How the Stasi returned to Germany to create the perfect police state https://t.co/X58kU5WP2Y
— Voice of Europe (@V_of_Europe) March 30, 2018
In the summer of 2018 Germany’s state of Bavaria will have the strictest police laws since 1945. Police will henceforth be allowed to carry hand grenades and infiltrate online chats without even suspicion of concrete crimes.
The lines between police and intelligence services will also become unclear. The law is sponsored by the CSU, the sister party of Merkel’s CDU and will likely sail through without any resistance.
This plan gives the police unprecedented authority to monitor citizens. Experts are talking about the strictest laws since 1945. It has all the hallmarks of a combined police and intelligence service. The executive will be allowed to investigate without any indication of a crime.
Police officers will be allowed to confiscate letters, search IT-systems, deploy undercover personnel and carry body cameras. The opposition is protesting but largely in vain due to the majority the CDU-CSU has in the state parliament.
Some worry that these laws might become a model for the whole of Germany. In fact similar developments are taking place in Flensburg right now. Areas in the city of Flensburg were recently defined as dangerous places granting police temporary increased powers for four weeks.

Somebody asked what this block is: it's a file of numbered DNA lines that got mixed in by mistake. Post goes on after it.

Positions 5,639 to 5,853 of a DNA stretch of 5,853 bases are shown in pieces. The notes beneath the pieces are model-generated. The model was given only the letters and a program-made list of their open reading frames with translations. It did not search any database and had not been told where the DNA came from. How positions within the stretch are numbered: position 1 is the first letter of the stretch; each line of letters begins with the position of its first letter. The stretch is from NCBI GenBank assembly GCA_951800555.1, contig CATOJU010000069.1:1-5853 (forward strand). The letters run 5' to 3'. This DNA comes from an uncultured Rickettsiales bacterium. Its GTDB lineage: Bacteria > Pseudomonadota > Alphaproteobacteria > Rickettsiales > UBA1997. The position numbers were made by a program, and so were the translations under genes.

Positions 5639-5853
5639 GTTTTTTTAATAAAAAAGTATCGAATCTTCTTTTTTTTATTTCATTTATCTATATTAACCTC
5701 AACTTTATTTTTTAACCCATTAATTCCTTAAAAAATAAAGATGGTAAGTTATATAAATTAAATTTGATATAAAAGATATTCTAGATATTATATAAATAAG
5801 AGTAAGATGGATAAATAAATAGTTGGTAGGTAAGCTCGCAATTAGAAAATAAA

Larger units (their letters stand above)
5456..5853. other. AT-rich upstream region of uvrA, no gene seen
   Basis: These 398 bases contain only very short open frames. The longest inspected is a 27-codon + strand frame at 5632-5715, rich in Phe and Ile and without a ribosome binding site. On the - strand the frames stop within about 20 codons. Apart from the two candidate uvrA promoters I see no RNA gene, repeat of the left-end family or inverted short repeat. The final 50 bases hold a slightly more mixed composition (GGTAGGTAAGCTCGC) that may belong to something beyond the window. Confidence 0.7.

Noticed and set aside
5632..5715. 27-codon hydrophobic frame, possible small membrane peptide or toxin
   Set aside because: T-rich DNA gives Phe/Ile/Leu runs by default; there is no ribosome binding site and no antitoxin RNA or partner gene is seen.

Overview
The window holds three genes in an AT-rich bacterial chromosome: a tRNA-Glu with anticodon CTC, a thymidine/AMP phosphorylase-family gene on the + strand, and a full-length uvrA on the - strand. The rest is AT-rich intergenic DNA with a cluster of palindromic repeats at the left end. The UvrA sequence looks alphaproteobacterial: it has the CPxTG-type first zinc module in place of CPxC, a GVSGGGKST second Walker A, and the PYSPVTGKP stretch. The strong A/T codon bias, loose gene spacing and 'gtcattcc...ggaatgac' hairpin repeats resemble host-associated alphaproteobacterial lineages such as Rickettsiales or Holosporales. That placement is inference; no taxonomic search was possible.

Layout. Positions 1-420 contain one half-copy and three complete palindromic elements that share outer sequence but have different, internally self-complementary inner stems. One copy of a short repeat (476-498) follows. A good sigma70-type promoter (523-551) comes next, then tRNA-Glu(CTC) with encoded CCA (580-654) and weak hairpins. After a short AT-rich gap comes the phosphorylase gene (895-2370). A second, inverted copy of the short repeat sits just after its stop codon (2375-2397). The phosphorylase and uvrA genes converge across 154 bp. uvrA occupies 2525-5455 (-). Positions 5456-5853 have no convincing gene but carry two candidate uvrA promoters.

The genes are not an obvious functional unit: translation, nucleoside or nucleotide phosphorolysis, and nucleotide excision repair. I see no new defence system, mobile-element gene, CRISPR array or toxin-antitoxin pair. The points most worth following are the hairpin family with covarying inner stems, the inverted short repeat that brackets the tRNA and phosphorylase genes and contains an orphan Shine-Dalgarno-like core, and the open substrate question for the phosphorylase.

An increase in violent crimes and theft in Flensburg enabled these new measures. Especially affected by these new measures will be youths, who can now be searched without a need of suspicion, very similar to the “Stop and frisk” policies enacted in other European countries. It is all in the name of regaining control of the inner cities after the botched open border policies of Merkel.
All of this combined with NetzDG is infringing upon individual rights. NetzDG is an online censorship law, which is overreaching and even affected its own architect Heiko Mass of the Socialist Democratic Party (SPD), who is now the Foreign Minister of Germany.
Instead of protecting its border, German politicians are increasingly choosing to police their citizens and inner cities instead, infringing upon civil liberties for the sake of the false promise of safety. Meanwhile the core reason for these problems is ignored and deportations are hindered at every turn. As Benjamin Franklin once stated, “those who would give up essential liberty, to purchase a little temporary safety, deserve neither liberty nor safety”.
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